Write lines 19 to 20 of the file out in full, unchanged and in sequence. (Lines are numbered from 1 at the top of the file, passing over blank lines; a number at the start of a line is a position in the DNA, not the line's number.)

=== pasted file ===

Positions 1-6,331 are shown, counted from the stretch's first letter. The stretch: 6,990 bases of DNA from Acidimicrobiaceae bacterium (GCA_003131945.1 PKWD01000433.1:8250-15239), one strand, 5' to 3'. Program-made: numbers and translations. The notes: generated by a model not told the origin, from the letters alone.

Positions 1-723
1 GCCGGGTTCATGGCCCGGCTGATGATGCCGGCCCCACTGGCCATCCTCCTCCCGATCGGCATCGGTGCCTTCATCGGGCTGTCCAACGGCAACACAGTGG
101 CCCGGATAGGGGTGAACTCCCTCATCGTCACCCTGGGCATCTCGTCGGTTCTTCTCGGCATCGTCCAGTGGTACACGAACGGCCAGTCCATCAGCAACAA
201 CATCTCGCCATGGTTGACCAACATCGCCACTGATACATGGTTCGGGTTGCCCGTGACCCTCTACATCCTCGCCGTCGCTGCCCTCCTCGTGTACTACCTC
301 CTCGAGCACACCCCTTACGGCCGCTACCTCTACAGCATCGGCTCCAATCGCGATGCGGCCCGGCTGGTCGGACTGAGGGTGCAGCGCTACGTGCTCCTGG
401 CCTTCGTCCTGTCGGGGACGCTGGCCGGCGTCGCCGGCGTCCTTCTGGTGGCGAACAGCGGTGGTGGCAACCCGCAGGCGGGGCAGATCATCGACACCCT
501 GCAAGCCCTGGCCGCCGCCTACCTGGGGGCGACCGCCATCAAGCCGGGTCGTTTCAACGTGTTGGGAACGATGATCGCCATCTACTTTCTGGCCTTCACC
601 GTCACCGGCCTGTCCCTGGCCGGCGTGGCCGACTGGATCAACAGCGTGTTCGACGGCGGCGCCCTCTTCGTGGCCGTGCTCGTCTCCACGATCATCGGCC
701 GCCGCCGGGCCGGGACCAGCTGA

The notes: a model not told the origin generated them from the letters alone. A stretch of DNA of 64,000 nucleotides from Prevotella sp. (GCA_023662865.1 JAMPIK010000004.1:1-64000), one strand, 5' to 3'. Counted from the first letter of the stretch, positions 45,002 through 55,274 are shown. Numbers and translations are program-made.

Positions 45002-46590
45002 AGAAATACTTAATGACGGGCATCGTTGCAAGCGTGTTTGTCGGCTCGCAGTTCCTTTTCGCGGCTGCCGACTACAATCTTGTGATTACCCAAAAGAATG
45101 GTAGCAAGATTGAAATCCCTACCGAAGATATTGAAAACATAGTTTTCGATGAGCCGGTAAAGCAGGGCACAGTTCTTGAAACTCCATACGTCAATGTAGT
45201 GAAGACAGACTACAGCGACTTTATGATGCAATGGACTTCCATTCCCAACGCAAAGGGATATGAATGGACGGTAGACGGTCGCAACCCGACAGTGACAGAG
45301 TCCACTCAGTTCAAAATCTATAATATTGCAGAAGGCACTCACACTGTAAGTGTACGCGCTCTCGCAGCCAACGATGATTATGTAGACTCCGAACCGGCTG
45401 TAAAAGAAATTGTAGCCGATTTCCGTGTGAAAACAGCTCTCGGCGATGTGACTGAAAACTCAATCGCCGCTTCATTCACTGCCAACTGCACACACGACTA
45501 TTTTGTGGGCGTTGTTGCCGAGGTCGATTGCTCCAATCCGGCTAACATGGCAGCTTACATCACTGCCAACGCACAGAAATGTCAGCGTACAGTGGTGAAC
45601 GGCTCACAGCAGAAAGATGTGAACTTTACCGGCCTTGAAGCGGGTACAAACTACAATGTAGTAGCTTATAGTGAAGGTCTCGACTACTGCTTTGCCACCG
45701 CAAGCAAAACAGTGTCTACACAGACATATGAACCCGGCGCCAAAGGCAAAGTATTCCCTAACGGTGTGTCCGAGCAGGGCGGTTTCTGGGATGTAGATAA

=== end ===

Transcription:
45601 GGCTCACAGCAGAAAGATGTGAACTTTACCGGCCTTGAAGCGGGTACAAACTACAATGTAGTAGCTTATAGTGAAGGTCTCGACTACTGCTTTGCCACCG
45701 CAAGCAAAACAGTGTCTACACAGACATATGAACCCGGCGCCAAAGGCAAAGTATTCCCTAACGGTGTGTCCGAGCAGGGCGGTTTCTGGGATGTAGATAA